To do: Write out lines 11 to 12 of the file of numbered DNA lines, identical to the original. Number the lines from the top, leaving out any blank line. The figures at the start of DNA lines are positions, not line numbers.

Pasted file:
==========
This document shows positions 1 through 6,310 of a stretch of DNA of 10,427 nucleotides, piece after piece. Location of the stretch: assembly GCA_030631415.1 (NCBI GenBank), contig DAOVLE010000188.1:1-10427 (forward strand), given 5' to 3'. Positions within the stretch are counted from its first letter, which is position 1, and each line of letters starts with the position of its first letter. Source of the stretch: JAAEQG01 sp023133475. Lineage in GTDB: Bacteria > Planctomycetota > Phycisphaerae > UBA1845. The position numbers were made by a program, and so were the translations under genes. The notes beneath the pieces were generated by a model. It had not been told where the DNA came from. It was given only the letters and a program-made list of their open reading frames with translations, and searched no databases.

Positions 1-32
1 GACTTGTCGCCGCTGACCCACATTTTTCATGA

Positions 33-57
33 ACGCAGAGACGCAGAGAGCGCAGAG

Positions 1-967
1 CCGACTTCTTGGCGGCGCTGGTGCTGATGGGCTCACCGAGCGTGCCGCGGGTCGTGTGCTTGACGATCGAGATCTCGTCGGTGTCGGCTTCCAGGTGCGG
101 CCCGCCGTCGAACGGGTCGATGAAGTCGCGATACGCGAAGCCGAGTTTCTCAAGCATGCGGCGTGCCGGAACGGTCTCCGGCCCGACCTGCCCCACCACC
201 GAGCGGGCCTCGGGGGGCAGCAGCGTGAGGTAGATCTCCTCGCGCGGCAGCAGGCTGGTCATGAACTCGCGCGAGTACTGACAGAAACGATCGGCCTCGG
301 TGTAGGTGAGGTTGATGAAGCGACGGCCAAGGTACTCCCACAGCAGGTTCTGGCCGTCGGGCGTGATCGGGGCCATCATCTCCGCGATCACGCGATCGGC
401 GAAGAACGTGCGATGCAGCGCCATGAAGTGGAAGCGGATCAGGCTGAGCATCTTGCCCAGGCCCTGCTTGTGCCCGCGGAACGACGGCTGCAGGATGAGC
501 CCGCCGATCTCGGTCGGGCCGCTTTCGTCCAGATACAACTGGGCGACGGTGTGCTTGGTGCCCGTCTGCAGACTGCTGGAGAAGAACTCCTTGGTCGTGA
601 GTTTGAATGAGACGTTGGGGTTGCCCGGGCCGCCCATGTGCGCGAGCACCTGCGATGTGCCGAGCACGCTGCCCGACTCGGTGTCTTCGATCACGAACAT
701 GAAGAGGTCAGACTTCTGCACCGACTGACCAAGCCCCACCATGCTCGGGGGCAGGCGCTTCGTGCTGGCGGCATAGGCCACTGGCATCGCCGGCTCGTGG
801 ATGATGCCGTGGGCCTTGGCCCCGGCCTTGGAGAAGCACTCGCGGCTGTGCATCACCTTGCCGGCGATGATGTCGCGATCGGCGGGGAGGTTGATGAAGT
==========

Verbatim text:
401 GAAGAACGTGCGATGCAGCGCCATGAAGTGGAAGCGGATCAGGCTGAGCATCTTGCCCAGGCCCTGCTTGTGCCCGCGGAACGACGGCTGCAGGATGAGC
501 CCGCCGATCTCGGTCGGGCCGCTTTCGTCCAGATACAACTGGGCGACGGTGTGCTTGGTGCCCGTCTGCAGACTGCTGGAGAAGAACTCCTTGGTCGTGA